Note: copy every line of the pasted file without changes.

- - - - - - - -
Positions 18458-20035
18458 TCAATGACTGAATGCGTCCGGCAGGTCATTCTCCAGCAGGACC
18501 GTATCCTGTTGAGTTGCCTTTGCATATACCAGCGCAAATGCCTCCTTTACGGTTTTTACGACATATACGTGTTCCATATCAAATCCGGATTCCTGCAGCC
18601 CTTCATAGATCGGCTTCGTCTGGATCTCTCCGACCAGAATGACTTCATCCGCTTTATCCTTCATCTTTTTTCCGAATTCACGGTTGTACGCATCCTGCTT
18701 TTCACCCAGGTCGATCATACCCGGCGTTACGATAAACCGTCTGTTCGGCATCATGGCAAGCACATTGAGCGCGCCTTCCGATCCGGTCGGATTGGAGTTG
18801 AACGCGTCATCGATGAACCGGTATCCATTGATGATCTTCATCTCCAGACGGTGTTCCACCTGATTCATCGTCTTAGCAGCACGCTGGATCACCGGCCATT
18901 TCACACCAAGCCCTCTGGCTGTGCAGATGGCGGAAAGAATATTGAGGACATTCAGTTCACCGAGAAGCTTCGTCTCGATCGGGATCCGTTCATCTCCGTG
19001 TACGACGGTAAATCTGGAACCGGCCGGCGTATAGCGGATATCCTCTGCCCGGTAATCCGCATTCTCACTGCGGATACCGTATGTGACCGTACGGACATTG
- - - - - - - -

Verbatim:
Positions 18458-20035
18458 TCAATGACTGAATGCGTCCGGCAGGTCATTCTCCAGCAGGACC
18501 GTATCCTGTTGAGTTGCCTTTGCATATACCAGCGCAAATGCCTCCTTTACGGTTTTTACGACATATACGTGTTCCATATCAAATCCGGATTCCTGCAGCC
18601 CTTCATAGATCGGCTTCGTCTGGATCTCTCCGACCAGAATGACTTCATCCGCTTTATCCTTCATCTTTTTTCCGAATTCACGGTTGTACGCATCCTGCTT
18701 TTCACCCAGGTCGATCATACCCGGCGTTACGATAAACCGTCTGTTCGGCATCATGGCAAGCACATTGAGCGCGCCTTCCGATCCGGTCGGATTGGAGTTG
18801 AACGCGTCATCGATGAACCGGTATCCATTGATGATCTTCATCTCCAGACGGTGTTCCACCTGATTCATCGTCTTAGCAGCACGCTGGATCACCGGCCATT
18901 TCACACCAAGCCCTCTGGCTGTGCAGATGGCGGAAAGAATATTGAGGACATTCAGTTCACCGAGAAGCTTCGTCTCGATCGGGATCCGTTCATCTCCGTG
19001 TACGACGGTAAATCTGGAACCGGCCGGCGTATAGCGGATATCCTCTGCCCGGTAATCCGCATTCTCACTGCGGATACCGTATGTGACCGTACGGACATTG